The only consistent medieval philosophers, according to Lovejoy, were those who accepted necessity (Abelard, and later Bruno and Spinoza), and those who argued that everything happened by God’s arbitrary will (Duns Scotus, William of Ockham, etc.). The mainstream philosophers who tried to “split the difference” (like Aquinas) ended up with spurious distinctions and self-contradictions.
Like Aquinas, Leibniz tried to distinguish his philosophy from the bold necessitarian philosophy of Abelard; Leibniz tried to dodge the conclusions that Abelard accepted. Like Aquinas, Leibniz resorted to verbal gymnastics, arguing that “inclining reason” isn’t the same as necessity. Lovejoy says that Leibniz argues “earnestly but unconvincingly.”9
Pardon me. I digress. Now I’ll return to the Middle Ages, saving Leibniz for later. The Middle Ages inherited from Plato two different conceptions of God:
God was the highest value, and imitating God was man’s highest goal. But which God should we imitate — the God who is self-sufficient, immersed in his own contemplations, or the God who immerses himself in the Creation? These were the alternatives for medieval ethics. The medieval Church chose the first alternative, the other-worldly alternative; both Augustine and Aquinas chose the contemplative over the active, and said that the supreme value was contemplating God, not involving oneself with created things.10
But the second alternative — God as overflowing and creative — breaks through from time to time, and even Dante, “an orthodox and mystical poet,”11 sometimes focused on the creative aspect of God, and compared the creative artist to God. This creative aspect of God comes to the fore in the Renaissance; Bruno, for example, said “The gods take pleasure in the multiform representations of multiform things.”12
On the other hand, the Counter-Reformation produced mystics like St. John of the Cross, mystics who aspired to completely ignore created things. This mystical tendency could never break free, however, from the tendency “to identify deity with self-expansive and creative energy.”14 The self-expansive God was part of the Platonic tradition (especially Plato’s Timaeus), and also part of the Jewish tradition (the God of Genesis is self-expansive and creative).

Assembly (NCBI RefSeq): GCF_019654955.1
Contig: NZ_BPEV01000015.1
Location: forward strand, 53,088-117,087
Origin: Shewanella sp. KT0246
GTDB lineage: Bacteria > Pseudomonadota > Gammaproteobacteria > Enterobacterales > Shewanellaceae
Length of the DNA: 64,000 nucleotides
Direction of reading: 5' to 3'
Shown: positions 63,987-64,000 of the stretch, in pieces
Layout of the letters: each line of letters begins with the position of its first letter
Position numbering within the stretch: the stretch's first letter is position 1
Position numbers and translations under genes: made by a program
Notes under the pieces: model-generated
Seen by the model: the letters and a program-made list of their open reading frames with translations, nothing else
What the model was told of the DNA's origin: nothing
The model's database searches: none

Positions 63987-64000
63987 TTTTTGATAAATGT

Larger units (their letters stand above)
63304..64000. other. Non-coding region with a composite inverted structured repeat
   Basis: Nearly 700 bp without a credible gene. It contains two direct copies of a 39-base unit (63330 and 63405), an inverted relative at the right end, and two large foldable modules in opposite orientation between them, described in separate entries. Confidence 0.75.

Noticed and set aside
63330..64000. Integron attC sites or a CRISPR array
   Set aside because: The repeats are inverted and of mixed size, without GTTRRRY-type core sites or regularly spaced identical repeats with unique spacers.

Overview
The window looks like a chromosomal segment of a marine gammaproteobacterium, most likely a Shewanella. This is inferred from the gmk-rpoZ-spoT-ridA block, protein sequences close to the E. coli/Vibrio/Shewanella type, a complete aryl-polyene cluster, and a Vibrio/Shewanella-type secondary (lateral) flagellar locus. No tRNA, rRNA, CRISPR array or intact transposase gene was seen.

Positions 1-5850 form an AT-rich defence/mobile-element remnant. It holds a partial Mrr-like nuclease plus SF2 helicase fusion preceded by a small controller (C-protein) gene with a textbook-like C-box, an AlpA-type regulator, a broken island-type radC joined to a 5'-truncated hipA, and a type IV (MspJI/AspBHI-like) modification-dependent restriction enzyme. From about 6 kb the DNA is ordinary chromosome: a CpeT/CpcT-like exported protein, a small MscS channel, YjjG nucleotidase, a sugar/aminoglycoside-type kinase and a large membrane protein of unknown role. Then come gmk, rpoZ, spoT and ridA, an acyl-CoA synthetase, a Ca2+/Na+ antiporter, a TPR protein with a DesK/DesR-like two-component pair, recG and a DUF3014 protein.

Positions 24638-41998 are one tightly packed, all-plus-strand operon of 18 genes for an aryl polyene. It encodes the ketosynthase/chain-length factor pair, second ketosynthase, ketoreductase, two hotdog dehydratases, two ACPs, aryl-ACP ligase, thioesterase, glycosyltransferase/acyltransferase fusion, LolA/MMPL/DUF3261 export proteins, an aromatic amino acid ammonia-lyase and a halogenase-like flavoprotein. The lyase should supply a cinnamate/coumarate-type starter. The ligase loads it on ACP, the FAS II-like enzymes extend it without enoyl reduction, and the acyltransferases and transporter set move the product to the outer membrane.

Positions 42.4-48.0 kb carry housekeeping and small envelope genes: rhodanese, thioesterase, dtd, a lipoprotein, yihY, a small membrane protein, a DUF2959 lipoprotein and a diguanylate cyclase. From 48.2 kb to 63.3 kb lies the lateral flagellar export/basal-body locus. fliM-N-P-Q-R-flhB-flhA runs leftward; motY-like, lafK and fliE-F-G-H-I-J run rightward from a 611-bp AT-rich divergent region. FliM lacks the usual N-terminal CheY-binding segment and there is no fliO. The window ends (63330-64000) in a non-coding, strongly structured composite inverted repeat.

Lovejoy concludes this chapter by saying that Western philosophy was torn between the other-worldly and the worldly, between the self-sufficient God and the overflowing God, between the Idea of the Good and Goodness:
Even a critic of Lovejoy must admit that there’s something admirable in such a bold, sweeping conclusion. As for me, I’m not a critic of Lovejoy, and I think his conclusion is not only bold but accurate; I think his emphasis on contradiction, on inner tension, is appropriate. Another great historian of culture, Panofsky, also emphasized contradiction, inner tension; Panofsky argued that the Renaissance and Baroque periods were torn between Classical values and Christian values.
Lovejoy says that before Copernicus, people realized that the earth was small compared to the whole universe; Lovejoy mentions Ptolemy and Maimonides among those who realized the relative smallness of the earth. But though the universe was vast, it was limited and enclosed; “the men of the fifteenth century still lived in a walled universe as well as in walled towns.”16 The idea of an infinite universe was still in the future.
We tend to think that Copernicus demoted the earth from a central position to a peripheral position. But Lovejoy says that, in the old geocentric system, the earth was at the lowest point, the furthest point from heaven. Copernicus couldn’t demote the earth since it was already at the lowest point in the universe. In fact, Copernicus was sometimes opposed on the grounds that he raised man’s planet too high — he brought it out of the basement, so to speak. But others had done the same: a century before Copernicus, Cusanus had said that the earth wasn’t baser than the sphere of the fixed stars, and Tycho Brahe, by discovering a SuperNova in 1572, showed that the sphere of the fixed stars wasn’t really fixed, it could change like our own world.
Man loomed large in the old worldview not because the earth was the center, but because man was a rational being with an eternal soul. Copernicus didn’t change this. On the whole, Copernicus didn’t change the old worldview as much as one might suppose: “For Copernicus the solar system and the universe remained identical; his world, though not geocentric, was still centered, still spherical in shape, still securely walled in by the outermost sphere.”17
According to Lovejoy, Kepler liked the Copernican system not because it shattered the old worldview, but because it strengthened it. Kepler liked having the sun in the center because the sun was worthy of God, the sun is where God would doubtless take up residence if he wanted a “material domicile.”18 Copernicus gave Kepler new reasons to see the universe as finite and enclosed. Best of all, the Copernican system helped Kepler to argue that the intervals between the planets weren’t random, but conformed to a harmonious plan. Lovejoy says that Kepler had a “typically medieval mind.”19
According to Lovejoy, the Copernican system didn’t trouble the establishment, or the establishment worldview, except with respect to minor details, such as Biblical passages that implied the sun moved around the earth.
Lovejoy says there were five revolutionary theses in cosmography that were accepted by the end of the 1600s. None of the five were “entailed by the purely astronomical systems of Copernicus or Kepler.”20